In the present study, the median total amount of BWL at 1 month was less than 4 kg, and the rate of BWL at 1 month to the preoperative body weight was around 6 % in the whole cohort. Previous studies reported that BWL after gastrectomy was approximately 10–20 % of the preoperative weight [3]. For example, Noguchi et al. [17] evaluated 97 patients who had undergone gastrectomy, and found that the mean body weight at discharge was 79 ± 7 % in the total gastrectomy group and 84 ± 7 % in the distal gastrectomy group This discrepancy could be explained by the following factors. First, the starting date for the oral intake was the second postoperative day in the present study, whereas the patients started oral intake on seventh or eighth postoperative day in the previous study. The longer starvation could cause the severer weight loss. Second, the postoperative course was different. The patients received ERAS programs in the present study, whereas the old conventional care was selected in the previous studies. Yamada et al. [11] found that the ratio of the postoperative (1 week) body weight to the preoperative body weight was significantly greater for ERAS care than for conventional care in gastric cancer surgery.

The present study demonstrated that BWL within 1 week was significantly greater than that observed during the subsequent 3 weeks. Abdiev et al. [18] evaluated the change in body composition during 1 and 6 months after gastrectomy using a body composition analyzer, and found that both fat and muscle mass reductions were responsible for the BWL during the first 1 month after surgery, and that the fat mass and body weight continue to decrease until 6 months after surgery. The present study confirmed that the major component of BWL during the first month is the lean mass and that this tendency is even more striking during the first week. These two studies together suggest that the patient first loses muscle mass because of the characteristic pattern of metabolism under surgical stress in a very early phase after surgery. Loss of muscle mass due to the lack of physical activity may also be a relatively early event, whereas the effect of decrease in food intake would be a late event and is more likely reflected in the loss of fat mass.

The present study has some limitations. First, we did not measure surgical stress and oral intake calories after surgery. The exact mechanisms of BWL thus remain speculative. Second, this study was a retrospective study from a single institution. Third, there are concerns regarding the accuracy of body composition at 1 week after surgery. Measurements by a body analyzer at this time point could have suffered from several confounding factors, such as postoperative fever and fluid therapy. However, frequent measurement of alternative parameters such as volumetry by computerized tomography images was considered unethical and was not used at this time. Therefore, the results of this study need to be validated in another cohort.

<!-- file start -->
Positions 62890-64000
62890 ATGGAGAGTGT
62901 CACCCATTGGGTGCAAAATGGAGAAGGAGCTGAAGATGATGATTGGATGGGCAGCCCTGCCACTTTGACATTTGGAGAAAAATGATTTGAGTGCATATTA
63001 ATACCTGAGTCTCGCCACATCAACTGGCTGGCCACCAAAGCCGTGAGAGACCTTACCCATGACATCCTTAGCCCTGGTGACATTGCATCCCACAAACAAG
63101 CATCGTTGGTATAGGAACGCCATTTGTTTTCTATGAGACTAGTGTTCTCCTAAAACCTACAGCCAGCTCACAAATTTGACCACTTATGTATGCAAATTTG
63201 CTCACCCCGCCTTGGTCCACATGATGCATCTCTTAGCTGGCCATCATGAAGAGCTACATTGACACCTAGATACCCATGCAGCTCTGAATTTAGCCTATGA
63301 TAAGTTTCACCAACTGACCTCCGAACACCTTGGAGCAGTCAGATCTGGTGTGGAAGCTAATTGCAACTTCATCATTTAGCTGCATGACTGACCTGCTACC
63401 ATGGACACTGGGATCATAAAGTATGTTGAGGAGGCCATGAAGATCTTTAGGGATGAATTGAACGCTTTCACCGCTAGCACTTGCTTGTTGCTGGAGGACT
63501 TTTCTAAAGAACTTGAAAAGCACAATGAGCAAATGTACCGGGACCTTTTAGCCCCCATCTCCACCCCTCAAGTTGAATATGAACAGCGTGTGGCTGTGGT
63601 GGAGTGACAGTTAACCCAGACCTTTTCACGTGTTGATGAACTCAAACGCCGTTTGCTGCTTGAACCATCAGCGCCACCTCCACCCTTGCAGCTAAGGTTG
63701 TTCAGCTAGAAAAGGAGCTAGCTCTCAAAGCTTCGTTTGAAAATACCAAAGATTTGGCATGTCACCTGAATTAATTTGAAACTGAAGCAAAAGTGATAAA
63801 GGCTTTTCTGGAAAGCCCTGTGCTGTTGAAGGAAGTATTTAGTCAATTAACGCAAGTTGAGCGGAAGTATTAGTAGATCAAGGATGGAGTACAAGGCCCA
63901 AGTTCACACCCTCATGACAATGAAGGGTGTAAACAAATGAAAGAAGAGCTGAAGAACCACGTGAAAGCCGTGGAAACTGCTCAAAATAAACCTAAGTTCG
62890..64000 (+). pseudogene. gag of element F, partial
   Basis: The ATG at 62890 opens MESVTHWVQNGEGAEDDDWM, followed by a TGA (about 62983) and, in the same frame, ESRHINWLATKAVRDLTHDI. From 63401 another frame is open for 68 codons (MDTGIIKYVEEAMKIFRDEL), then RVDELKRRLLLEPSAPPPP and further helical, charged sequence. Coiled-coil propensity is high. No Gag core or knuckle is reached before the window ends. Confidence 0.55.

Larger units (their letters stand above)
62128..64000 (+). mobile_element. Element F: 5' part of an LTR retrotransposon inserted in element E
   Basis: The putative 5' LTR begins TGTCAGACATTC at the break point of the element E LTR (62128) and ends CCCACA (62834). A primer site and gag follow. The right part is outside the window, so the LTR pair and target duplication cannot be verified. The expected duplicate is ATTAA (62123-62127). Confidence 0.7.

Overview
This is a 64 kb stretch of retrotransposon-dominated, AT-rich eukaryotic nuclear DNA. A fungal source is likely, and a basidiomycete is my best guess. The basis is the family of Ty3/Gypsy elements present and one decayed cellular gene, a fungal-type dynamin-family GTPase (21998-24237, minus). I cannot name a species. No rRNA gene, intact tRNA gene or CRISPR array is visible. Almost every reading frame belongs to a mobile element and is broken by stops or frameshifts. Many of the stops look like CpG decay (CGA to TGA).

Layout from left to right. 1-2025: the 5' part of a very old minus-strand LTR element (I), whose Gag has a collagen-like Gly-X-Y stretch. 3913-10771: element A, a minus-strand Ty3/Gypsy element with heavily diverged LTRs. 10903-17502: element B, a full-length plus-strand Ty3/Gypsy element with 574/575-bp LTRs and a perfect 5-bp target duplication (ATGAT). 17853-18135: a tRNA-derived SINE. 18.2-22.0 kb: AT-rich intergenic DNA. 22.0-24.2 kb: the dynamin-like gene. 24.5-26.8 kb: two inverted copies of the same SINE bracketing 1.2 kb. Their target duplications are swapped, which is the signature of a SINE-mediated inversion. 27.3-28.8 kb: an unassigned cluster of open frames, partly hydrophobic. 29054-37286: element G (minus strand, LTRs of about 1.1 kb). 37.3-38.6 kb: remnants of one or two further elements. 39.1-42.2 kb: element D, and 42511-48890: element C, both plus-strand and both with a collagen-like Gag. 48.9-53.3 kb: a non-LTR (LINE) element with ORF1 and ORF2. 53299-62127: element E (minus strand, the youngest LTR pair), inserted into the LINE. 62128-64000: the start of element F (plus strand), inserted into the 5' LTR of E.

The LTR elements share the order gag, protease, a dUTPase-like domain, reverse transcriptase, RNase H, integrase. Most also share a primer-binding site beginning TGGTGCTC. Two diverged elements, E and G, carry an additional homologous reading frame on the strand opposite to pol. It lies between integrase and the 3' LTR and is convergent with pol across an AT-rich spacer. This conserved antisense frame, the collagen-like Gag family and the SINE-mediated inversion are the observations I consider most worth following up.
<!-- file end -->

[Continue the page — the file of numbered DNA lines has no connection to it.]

In conclusion, BWL during the first week after surgery was significantly greater than that during the subsequent 3 weeks. In addition, the loss of lean body mass accounted for a significant part of the BWL during this period. To gain further insight into body composition in early postoperative periods, further studies focusing on surgical stress and oral intake calories are warranted.

Notes

Acknowledgments

This work was supported, in part, by the nongovernmental organization Kanagawa Standard Anti-cancer Therapy Support System. The authors express their sincere gratitude to Rika Takahashi for her excellent data management in this study.

Conflict of interest

None declared.

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Copyright information

© The International Gastric Cancer Association and The Japanese Gastric Cancer Association 2015

Authors and Affiliations

  • Toru Aoyama
    • 1
    • 2
  • Taiichi Kawabe
    • 1
    • 2
  • Fujikawa Hirohito
    • 1
    • 2
  • Tsutomu Hayashi
    • 1
    • 2
  • Takanobu Yamada
    • 1
    • 2
  • Kazuhito Tsuchida
    • 1
    • 2
  • Tsutomu Sato
    • 1
    • 2
  • Takashi Oshima
    • 2
  • Yasushi Rino
    • 2
  • Munetaka Masuda
    • 2
  • Takashi Ogata
    • 1
  • Haruhiko Cho
    • 1
  • Takaki Yoshikawa
    • 1
    • 2
    Email author
  1. 1.Department of Gastrointestinal SurgeryKanagawa Cancer CenterYokohamaJapan
  2. 2.Department of SurgeryYokohama City UniversityYokohamaJapan